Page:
I'm trying out a recipe for a type of dinner roll. After kneading it on my mixer for 15 minutes, I put it in a slightly warmed oven to rise. I noticed that the dough was very wet, though. There is no way I'm going to be able to shape this into rolls. How to deal with this?

  1. Should I have added some flour during kneading? (The next time I make this, perhaps I can just reduce the liquids: 3/4 cup milk, 1/2 cup water, 5 tbsp butter, 1 tbsp oil).
  2. Can I add flour after it rises? Basically, punch down the dough, incorporate flour and keep kneading until the dough is "shapable", then shape them into rolls and bake.
  3. Something else?

3 Answers 3


I'd do one or more of a few things:

  1. Treat it like the dough in Artisan Bread in Five Minutes a Day, in which you sprinkle flour on top, then pull off a portion you need, then shape quickly into a ball, developing the outer skin, keeping the freshly floured side out.
  2. Chill down the dough, so it's firmer and easier to work with. (and then do #1 while it's still a bit cold)
  3. Put it into muffin pans or similar for baking, so you don't have to worry about it holding up on its own or even attempting to shape it. (if you can shape it a little bit, you can then put it into a pan with enough of a lip to give them some support as they rise; they might spread into each other, but you can typically break them apart after they're baked)

In general, I find that kneading dough in a mixer (unless specifically called for in a recipes) always needs more flour. Basically, when you're kneading normally, you might work in 1/2 cup or so of extra flour. And there are the issues with knowing what the proper way to measure flour for a given recipe if the measurements are given in volume (cups) and not by weight, which will easily throw off any bread recipe.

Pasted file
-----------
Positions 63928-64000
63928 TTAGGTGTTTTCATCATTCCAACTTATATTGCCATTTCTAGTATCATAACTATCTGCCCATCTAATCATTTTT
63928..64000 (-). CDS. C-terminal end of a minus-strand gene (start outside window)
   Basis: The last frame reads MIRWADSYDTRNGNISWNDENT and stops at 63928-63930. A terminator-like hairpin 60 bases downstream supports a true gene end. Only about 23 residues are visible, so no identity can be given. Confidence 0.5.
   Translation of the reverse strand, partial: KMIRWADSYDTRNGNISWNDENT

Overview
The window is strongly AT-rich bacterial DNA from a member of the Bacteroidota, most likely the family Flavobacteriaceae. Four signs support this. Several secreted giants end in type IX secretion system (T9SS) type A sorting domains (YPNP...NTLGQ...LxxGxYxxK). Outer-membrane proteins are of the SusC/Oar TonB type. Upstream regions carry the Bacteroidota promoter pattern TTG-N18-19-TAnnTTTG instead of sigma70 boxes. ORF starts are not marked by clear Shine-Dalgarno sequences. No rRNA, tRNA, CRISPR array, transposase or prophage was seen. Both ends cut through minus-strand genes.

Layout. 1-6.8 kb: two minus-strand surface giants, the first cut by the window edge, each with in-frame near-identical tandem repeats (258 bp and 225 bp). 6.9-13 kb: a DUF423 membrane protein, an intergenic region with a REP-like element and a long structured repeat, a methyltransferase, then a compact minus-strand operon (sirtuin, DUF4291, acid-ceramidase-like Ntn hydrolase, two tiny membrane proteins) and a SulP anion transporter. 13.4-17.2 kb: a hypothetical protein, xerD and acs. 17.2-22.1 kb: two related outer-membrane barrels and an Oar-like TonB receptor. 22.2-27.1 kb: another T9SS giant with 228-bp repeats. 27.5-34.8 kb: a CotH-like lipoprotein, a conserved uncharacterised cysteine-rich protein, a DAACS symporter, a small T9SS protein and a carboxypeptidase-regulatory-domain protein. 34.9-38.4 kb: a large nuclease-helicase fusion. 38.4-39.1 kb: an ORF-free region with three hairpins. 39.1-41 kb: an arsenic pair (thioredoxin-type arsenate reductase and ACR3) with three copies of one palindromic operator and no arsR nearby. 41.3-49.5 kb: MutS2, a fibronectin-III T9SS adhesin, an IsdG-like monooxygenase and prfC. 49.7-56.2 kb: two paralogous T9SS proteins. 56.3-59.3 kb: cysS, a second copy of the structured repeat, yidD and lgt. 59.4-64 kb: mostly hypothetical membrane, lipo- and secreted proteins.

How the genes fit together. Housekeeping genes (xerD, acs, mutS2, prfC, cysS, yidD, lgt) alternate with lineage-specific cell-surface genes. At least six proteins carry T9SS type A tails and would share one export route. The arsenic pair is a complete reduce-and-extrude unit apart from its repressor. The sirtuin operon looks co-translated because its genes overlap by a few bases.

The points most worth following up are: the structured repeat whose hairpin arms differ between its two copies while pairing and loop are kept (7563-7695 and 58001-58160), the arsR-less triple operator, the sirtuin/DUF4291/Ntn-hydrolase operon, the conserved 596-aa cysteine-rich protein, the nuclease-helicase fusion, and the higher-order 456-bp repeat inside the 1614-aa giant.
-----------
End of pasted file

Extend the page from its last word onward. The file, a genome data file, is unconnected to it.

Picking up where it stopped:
• Old answer I know, but I've found that a cup full to the brim but flat (240ml) of flour is 150 grams. Is this a close-enough measurement? Or it varies as per types of flour? I'm talking about all-purpose flour here. I ask this because a recipe I found seemed to have an odd measurement of cups that made the hydration touch almost 88%; which obviously means his cup was somehow "bigger" than mine, so he is taking more flour than I think he is.
    – cst1992
    Mar 8, 2021 at 9:18
  • @cst1992 : flour packs down in transport, and so if you scoop the measuring cup into a new bag of flour, you'll get a much different measurement than if you spoon the flour into the measuring cup. See seriouseats.com/2017/03/… and cooking.stackexchange.com/q/2321/67
    – Joe
    Mar 9, 2021 at 0:30

Wet doughs taste better after being baked. You don't give us the hydration (the ratio of liquid to flour by weight r), but there are many recipes which a baker accustomed to standard breads in the 60% range (AP flour) will find hard to shape. Nevertheless, I have been able to shape a brioche at 89% after enough kneading. So my first suggestion.would be to knead more, maybe 10 to 12 minutes hand-kneading, preferably stretch-and-fold. But you should also calculate your hydration. If it is above 75% for AP flour and above 80% for bread flour, you can consider kneading in flour despite it being so late in the process. You might want to retard the second rising somewhat (give it some time at 15 to 20 degrees at first, if you have the opportunity) to allow the new flour to hydrate properly. I wouldnt put dough for a second rising in the fridge, even if it Chas had flour added.


What you have to do if your dough is liquidy is you can add flour until you feel that it is getting sticky like you want it to be .Good Luck!!!!

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